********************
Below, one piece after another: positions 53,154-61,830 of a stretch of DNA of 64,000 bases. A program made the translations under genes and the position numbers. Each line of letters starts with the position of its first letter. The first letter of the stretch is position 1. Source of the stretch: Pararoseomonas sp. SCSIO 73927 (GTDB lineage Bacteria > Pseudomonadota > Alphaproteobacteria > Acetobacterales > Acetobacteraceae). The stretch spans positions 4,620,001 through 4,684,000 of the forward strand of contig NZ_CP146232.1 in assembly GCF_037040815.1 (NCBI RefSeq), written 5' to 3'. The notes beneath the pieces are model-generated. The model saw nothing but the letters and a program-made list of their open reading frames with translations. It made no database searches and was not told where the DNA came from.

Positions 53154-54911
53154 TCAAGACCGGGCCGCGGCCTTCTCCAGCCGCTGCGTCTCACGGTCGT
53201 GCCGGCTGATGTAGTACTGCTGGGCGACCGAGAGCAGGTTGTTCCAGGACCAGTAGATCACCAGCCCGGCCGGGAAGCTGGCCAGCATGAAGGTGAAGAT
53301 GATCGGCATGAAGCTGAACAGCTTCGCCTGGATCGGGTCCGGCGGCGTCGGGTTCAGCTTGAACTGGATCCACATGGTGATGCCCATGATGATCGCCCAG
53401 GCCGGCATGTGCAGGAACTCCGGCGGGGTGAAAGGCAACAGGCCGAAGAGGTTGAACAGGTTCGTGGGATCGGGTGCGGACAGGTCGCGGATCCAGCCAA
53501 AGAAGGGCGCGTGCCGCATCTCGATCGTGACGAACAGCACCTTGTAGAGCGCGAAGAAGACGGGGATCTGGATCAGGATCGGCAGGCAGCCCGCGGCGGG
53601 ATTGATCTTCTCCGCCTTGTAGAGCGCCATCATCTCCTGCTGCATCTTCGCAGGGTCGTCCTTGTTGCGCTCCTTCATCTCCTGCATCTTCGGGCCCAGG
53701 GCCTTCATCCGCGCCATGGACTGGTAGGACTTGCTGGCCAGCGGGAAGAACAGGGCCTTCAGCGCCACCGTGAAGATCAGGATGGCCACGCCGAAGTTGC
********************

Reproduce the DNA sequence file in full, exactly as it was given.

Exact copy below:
Below, one piece after another: positions 53,154-61,830 of a stretch of DNA of 64,000 bases. A program made the translations under genes and the position numbers. Each line of letters starts with the position of its first letter. The first letter of the stretch is position 1. Source of the stretch: Pararoseomonas sp. SCSIO 73927 (GTDB lineage Bacteria > Pseudomonadota > Alphaproteobacteria > Acetobacterales > Acetobacteraceae). The stretch spans positions 4,620,001 through 4,684,000 of the forward strand of contig NZ_CP146232.1 in assembly GCF_037040815.1 (NCBI RefSeq), written 5' to 3'. The notes beneath the pieces are model-generated. The model saw nothing but the letters and a program-made list of their open reading frames with translations. It made no database searches and was not told where the DNA came from.

Positions 53154-54911
53154 TCAAGACCGGGCCGCGGCCTTCTCCAGCCGCTGCGTCTCACGGTCGT
53201 GCCGGCTGATGTAGTACTGCTGGGCGACCGAGAGCAGGTTGTTCCAGGACCAGTAGATCACCAGCCCGGCCGGGAAGCTGGCCAGCATGAAGGTGAAGAT
53301 GATCGGCATGAAGCTGAACAGCTTCGCCTGGATCGGGTCCGGCGGCGTCGGGTTCAGCTTGAACTGGATCCACATGGTGATGCCCATGATGATCGCCCAG
53401 GCCGGCATGTGCAGGAACTCCGGCGGGGTGAAAGGCAACAGGCCGAAGAGGTTGAACAGGTTCGTGGGATCGGGTGCGGACAGGTCGCGGATCCAGCCAA
53501 AGAAGGGCGCGTGCCGCATCTCGATCGTGACGAACAGCACCTTGTAGAGCGCGAAGAAGACGGGGATCTGGATCAGGATCGGCAGGCAGCCCGCGGCGGG
53601 ATTGATCTTCTCCGCCTTGTAGAGCGCCATCATCTCCTGCTGCATCTTCGCAGGGTCGTCCTTGTTGCGCTCCTTCATCTCCTGCATCTTCGGGCCCAGG
53701 GCCTTCATCCGCGCCATGGACTGGTAGGACTTGCTGGCCAGCGGGAAGAACAGGGCCTTCAGCGCCACCGTGAAGATCAGGATGGCCACGCCGAAGTTGC